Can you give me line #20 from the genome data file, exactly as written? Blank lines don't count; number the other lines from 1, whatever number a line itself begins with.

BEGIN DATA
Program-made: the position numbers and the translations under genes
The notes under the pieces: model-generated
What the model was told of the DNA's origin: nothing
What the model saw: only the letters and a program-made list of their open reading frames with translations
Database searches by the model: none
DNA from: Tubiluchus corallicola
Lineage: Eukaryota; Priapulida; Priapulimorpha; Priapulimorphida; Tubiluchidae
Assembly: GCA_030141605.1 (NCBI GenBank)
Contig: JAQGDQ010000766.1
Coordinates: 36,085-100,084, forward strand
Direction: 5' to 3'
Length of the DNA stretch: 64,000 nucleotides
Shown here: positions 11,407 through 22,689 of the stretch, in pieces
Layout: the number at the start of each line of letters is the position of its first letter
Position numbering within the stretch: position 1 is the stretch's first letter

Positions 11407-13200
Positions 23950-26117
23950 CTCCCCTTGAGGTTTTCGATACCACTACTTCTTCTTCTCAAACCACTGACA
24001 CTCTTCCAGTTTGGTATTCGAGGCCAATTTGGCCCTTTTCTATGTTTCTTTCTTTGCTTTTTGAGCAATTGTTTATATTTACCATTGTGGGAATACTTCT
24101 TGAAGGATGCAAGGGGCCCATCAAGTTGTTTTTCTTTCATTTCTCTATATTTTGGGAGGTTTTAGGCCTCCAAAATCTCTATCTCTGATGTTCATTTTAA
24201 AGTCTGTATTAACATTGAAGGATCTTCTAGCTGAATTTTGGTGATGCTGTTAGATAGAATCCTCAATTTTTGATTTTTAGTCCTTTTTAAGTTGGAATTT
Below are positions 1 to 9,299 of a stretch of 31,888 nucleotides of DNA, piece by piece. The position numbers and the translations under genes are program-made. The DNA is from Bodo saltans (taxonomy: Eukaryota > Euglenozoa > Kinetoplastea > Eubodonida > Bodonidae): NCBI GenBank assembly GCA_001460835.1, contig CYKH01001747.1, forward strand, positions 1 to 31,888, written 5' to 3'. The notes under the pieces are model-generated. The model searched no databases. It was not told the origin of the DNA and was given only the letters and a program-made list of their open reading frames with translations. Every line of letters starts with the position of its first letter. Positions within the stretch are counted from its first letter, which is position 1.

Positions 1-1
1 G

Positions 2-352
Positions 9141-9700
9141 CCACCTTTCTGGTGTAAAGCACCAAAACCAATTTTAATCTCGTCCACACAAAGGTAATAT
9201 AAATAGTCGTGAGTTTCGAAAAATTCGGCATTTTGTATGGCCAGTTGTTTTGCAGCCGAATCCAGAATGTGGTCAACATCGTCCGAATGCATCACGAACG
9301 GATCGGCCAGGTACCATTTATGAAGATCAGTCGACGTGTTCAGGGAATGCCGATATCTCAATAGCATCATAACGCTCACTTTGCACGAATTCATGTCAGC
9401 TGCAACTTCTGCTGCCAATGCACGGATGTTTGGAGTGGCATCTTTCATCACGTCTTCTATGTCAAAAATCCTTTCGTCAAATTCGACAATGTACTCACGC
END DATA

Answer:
24101 TGAAGGATGCAAGGGGCCCATCAAGTTGTTTTTCTTTCATTTCTCTATATTTTGGGAGGTTTTAGGCCTCCAAAATCTCTATCTCTGATGTTCATTTTAA